@article{stanley_silverberg_1999, title={Paraboloidally shaped antenna possessing pointing and beam-width control}, volume={36}, ISSN={["0022-4650"]}, DOI={10.2514/2.3487}, abstractNote={The surface shape of a paraboloidal ree ector was recone gured using electrostatic forces of repulsion. The experiment consisted of a recone gurable electrostatically shaped ree ector and a measurement system. A set of test cases demonstrated pointing and beam-width control of the radiating surface. The surface ree ector angles of rotation µx and µy were plotted vs eight test cases. The resulting sine functions show the near-linear relationship between voltage and pointing, indicating that expected rotations are in agreement with measurements and that a simple interpretation of Coulomb’ s law dominates the behavior of the system. Nomenclature a = vector of undetermined coefe cients C = coefe cient matrix Ex = error function for rotation about the x axis Ey = error function for rotation about the y axis i; j;k = counting indices p = number of sample points in one quadrant Rx;Ry = rotation matrices xn; yn;zn = coordinates in a new reference frame z = vertical position of ith point in the (j;k)th quadrant z = new vertical position of ith point in the (j;k)th quadrant z = vector of measured displacements z (x; y) = function to be curve e tted µx = angle of rotation about the x axis µy = angle of rotation about the y axis}, number={5}, journal={JOURNAL OF SPACECRAFT AND ROCKETS}, author={Stanley, RJ and Silverberg, LM}, year={1999}, pages={736–744} }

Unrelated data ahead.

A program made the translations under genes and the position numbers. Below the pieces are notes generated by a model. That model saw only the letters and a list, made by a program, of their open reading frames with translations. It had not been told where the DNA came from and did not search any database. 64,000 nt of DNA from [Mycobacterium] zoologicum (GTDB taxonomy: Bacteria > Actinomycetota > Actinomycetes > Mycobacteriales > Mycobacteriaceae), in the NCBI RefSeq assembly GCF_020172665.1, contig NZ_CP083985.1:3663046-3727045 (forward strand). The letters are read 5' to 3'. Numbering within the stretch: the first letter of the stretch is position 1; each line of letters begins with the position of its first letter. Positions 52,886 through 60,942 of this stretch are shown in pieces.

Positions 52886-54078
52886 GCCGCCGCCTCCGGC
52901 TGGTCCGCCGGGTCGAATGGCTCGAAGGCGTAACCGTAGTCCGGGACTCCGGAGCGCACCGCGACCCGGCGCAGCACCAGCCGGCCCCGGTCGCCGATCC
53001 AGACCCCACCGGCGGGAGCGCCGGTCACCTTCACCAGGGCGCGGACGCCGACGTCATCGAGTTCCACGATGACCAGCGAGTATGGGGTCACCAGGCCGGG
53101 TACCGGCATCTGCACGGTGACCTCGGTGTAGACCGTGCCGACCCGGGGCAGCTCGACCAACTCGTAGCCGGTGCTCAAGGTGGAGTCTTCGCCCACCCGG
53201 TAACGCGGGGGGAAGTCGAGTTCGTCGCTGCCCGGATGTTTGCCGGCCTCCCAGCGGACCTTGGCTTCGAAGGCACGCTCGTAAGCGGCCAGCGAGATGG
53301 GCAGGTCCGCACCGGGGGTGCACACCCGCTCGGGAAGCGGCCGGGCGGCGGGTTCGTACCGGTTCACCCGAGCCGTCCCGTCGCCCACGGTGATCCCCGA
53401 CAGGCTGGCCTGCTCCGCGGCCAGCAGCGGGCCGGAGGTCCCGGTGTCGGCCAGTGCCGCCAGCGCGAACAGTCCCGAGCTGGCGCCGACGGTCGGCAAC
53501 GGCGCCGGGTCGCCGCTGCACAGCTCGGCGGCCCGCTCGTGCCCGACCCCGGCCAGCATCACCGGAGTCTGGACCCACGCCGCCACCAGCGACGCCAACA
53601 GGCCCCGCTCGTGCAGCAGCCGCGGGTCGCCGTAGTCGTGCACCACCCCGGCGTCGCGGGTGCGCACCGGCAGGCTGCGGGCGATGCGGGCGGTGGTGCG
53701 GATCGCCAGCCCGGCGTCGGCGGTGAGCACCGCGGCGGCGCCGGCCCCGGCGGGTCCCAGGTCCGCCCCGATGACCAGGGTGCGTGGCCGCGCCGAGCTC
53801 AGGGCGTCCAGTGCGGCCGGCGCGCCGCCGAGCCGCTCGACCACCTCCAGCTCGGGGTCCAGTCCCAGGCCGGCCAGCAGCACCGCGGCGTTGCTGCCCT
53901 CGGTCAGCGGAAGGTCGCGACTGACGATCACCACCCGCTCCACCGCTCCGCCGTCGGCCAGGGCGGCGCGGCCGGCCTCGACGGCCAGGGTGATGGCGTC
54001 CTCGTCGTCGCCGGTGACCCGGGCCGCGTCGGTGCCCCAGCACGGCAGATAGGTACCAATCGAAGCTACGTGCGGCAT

@article{silverberg_washington_1999, title={Weighted-residual discretization for uniform damping and uniform stiffening of structural systems}, volume={22}, ISSN={["0731-5090"]}, DOI={10.2514/2.7638}, number={4}, journal={JOURNAL OF GUIDANCE CONTROL AND DYNAMICS}, author={Silverberg, L and Washington, G}, year={1999}, pages={614–618} }
@article{silverberg_1998, title={Comment on "conjecture about orthogonal functions" - Reply}, volume={21}, ISSN={["0731-5090"]}, DOI={10.2514/2.4223}, abstractNote={I N “ConjectureAbout OrthogonalFunctions,”1 I presenteda conjecture “...to provoke insight that could lead to a proof of the conjecture at a later date.” That insight came from Stephen Hendry in his comment about that paper.Hendry showed that the conjecture follows froma theoremgivenin the1939 textbookentitledOrthogonal Polynomialsby Szego. The theorem is called the Gauss–Jacobi quadraturetheorem,althoughcontributionsto the theoremwere also made by Christoffel, Mehler, and Heine.3i8 The theorem is stated as follows. If x1 < x2 < ¢ ¢ ¢ < xn denote the zeros of the polynomial pn.x/, there exist real numbers31; 32; : : : ; 3n such that Z b}, number={1}, journal={JOURNAL OF GUIDANCE CONTROL AND DYNAMICS}, author={Silverberg, L}, year={1998}, pages={189–190} }
@article{wang_eischen_silverberg_1998, title={On control and optimization of elastic multilink mechanisms}, volume={67}, ISSN={["0045-7949"]}, DOI={10.1016/s0045-7949(98)00060-1}, abstractNote={This paper presents a simple method for control of nonlinear elastic multilink mechanisms. The associated control law consists of open and closed loop components. The open loop component produces the desired overall rigid body motion, while the closed loop component suppresses the elastic motion relative to rigid body motion. Both the control law and the structural dynamics are referred to an inertial coordinate system. As a consequence, the control forces and control moments are easily simulated in a dynamic finite element analysis program. A series of numerical simulations illustrate the generality of this new method.}, number={6}, journal={COMPUTERS & STRUCTURES}, author={Wang, HL and Eischen, JW and Silverberg, LM}, year={1998}, month={Jun}, pages={483–502} }